162, FHemangioma of side ventricleOrganic mental disorderTumor resectionSymptom freeNone
260, FIntraventricular hemorrhageComatoseClot removal, ventricular lavageUnchangedEVD
361, MColloid cystHeadache, memory disturbanceCyst resection, septostomySymptom freeNone
448, MPlexus papilloma of 3rd ventricleSeizureTumor resectionSymptom freeNone
548, FGlioblastoma of thalamusHydrocephalus, memory disturbanceTumor biopsy, ETVImprovedVP shunt after 1 mo
656, MColloid cystHeadache, depressionCyst resectionImprovedEVD

Add’l = additional; ETV = endoscopic third ventriculostomy; EVD = external ventricular drain; VP = ventriculoperitoneal.

Fig. 1.
Fig. 1.

Case 6. Example of intraoperative hemorrhage management. The patient, pretreated with a shunt, was scheduled for an endoscopic resection of a colloid cyst (A and B). After cyst fenestration, the mucoid part was aspirated (C and D). After removal of the cyst walls, an intraoperative hemorrhage occurred during the last steps of cyst wall resection (E and F). As the hemorrhage was persistent under constant irrigation after more than 30 minutes, the CSF was completely aspirated and hemostasis was achieved using the DFT (G–I). Final inspection and postoperative CT scans obtained 24 and 72 hours after surgery (J–L) showing complete hemostasis. Figure is available in color online only.

The DFT was also applied in 3 cases of tumor resection as part of the preoperative strategy. As a high vascularization was expected, the DFT was applied to support intraoperative hemostasis. In one case of astrocytoma at the wall of the frontal horn, the patient was positioned to have the tumor at the highest point. CSF was partially aspirated, so the biopsy could be performed under clear vision (Fig. 2). Another patient suffered from a subependymoma, and in this case the CSF was aspirated to achieve complete tumor resection using an ultrasound aspirator (Soering Co.) under clear vision. In both cases the postoperative course was uneventful (Fig. 3). A third patient suffered from hydrocephalic symptoms. The MRI showed a tumor at the left basal ganglia occluding the foramen of Monro. The exophytic part of the tumor was resected using the DFT due to high vascularization (Video 1).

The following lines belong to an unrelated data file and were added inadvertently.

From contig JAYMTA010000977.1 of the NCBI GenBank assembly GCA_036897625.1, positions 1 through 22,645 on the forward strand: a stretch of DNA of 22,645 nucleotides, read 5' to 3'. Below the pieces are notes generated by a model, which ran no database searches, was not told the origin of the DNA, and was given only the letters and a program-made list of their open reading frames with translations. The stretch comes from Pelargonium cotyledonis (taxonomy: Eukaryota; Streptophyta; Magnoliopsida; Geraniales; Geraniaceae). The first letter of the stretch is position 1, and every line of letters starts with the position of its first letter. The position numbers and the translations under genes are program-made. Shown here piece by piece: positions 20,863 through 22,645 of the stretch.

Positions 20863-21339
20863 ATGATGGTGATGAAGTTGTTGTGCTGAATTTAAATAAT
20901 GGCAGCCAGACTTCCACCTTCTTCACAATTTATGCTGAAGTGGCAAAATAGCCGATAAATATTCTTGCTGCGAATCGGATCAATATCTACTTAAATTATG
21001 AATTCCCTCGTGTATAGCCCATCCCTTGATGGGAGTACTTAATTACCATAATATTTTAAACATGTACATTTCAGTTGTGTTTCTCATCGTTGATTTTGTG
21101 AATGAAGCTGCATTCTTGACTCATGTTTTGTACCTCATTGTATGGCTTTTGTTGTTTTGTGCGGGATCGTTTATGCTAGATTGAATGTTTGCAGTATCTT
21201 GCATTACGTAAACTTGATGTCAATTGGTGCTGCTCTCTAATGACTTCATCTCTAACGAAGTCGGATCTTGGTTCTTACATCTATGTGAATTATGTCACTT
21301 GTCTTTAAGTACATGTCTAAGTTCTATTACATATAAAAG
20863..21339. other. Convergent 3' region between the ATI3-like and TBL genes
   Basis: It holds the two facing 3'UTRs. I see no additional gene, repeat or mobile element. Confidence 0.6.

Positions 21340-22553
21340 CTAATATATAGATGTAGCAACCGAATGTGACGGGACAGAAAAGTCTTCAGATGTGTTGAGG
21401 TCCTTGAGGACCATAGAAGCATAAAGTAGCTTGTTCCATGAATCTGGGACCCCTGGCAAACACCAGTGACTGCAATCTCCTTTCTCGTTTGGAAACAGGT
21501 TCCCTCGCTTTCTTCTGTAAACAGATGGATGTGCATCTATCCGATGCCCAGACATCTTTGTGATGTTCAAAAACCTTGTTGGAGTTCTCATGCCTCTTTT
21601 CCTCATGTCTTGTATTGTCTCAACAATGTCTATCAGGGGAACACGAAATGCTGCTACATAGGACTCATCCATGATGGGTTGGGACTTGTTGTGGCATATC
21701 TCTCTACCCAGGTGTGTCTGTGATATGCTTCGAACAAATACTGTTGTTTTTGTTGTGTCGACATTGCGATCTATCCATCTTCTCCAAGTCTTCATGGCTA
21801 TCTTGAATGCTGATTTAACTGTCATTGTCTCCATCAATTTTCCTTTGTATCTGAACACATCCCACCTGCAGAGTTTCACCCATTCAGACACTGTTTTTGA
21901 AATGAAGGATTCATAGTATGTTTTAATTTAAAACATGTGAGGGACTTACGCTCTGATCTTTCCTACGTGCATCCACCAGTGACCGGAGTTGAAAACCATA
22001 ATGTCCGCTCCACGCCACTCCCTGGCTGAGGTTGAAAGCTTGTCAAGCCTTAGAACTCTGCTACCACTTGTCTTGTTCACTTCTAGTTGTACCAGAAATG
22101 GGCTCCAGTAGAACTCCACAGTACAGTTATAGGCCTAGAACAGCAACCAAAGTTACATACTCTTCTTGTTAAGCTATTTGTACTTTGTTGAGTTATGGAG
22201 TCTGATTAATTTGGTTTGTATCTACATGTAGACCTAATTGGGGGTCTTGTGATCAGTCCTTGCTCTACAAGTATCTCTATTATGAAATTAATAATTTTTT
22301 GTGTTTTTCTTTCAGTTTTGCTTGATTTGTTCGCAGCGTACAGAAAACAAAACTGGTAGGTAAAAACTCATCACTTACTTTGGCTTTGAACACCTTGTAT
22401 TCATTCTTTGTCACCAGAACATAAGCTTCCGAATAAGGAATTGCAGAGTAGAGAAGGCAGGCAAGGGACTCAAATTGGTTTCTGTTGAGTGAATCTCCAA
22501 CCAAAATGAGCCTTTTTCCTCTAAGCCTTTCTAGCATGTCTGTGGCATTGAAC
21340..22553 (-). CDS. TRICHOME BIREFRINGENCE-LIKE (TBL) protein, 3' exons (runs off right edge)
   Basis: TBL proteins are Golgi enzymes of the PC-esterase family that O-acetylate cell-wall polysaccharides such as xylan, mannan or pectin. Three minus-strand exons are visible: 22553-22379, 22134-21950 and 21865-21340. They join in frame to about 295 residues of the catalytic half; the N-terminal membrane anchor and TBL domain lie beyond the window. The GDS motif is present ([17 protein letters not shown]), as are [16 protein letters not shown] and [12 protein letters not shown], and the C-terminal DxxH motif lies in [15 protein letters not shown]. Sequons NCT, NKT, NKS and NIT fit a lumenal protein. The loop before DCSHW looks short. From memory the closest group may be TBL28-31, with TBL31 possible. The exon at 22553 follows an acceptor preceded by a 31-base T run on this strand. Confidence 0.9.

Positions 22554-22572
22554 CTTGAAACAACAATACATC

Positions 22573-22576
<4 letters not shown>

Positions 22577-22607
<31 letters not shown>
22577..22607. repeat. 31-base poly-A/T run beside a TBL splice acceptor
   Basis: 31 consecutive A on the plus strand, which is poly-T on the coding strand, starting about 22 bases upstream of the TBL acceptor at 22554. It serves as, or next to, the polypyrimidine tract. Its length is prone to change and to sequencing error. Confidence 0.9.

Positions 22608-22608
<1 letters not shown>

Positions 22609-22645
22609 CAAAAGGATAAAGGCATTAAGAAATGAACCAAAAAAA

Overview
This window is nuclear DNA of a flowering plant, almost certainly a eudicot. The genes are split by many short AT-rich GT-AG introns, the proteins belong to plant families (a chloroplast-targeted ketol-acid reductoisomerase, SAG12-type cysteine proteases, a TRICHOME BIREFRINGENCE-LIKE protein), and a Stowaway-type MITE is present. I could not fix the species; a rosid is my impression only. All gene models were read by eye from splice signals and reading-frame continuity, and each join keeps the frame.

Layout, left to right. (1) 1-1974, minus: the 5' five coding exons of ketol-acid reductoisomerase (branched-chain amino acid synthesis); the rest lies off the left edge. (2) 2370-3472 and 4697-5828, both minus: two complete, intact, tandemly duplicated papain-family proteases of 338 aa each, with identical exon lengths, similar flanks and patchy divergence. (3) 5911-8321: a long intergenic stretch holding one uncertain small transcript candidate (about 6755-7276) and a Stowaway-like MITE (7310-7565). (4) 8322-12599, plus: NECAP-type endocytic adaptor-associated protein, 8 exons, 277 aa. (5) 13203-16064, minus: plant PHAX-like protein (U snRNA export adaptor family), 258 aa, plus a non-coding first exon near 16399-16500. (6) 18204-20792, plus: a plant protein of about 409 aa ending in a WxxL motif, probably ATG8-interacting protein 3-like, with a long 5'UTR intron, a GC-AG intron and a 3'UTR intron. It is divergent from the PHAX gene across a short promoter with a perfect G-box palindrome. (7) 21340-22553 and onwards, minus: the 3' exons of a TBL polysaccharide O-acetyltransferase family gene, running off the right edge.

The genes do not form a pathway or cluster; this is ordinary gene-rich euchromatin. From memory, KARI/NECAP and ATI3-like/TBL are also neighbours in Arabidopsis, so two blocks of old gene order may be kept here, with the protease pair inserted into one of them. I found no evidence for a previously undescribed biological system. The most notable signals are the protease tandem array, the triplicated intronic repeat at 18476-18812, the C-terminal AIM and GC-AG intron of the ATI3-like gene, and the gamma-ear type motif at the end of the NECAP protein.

VIDEO 1. Clip showing 2 cases undergoing DFT. The first case (Case 6) refers to severe hemorrhage after the removal of a colloid cyst (Fig. 1). The second case (third elective case) demonstrates the DFT during the partial resection of a meningioma of the left-side ventricle. Copyright Sebastian Senger. Published with permission. Click here to view.

Fig. 2.
Fig. 2.

Use of the DFT during the endoscopic resection of a grade III astrocytoma. A: Preoperative MR image shows the tumor at the frontal horn. B–D: Intraoperative views using the GAAB II neuroendoscopy set. Note the superficial vein on the tumor surface, requiring coagulation. Figure is available in color online only.

Fig. 3.
Fig. 3.

Use of the DFT during endoscopic resection of a subependymoma. A: Preoperative MR image shows the tumor at the third ventricle. B and C: Intraoperative views using the GAAB II neuroendoscopy set. Resection of the tumor was performed with application of an ultrasound aspirator during DFT. Note the excellent vision despite the small blood clot at the floor. D: Overview with complete hemostasis after complete resection and additional endoscopic third ventriculostomy. Figure is available in color online only.

The histopathological analysis revealed a meningioma. The patient recovered and showed only partial facial nerve palsy after 3 months’ follow-up.

Discussion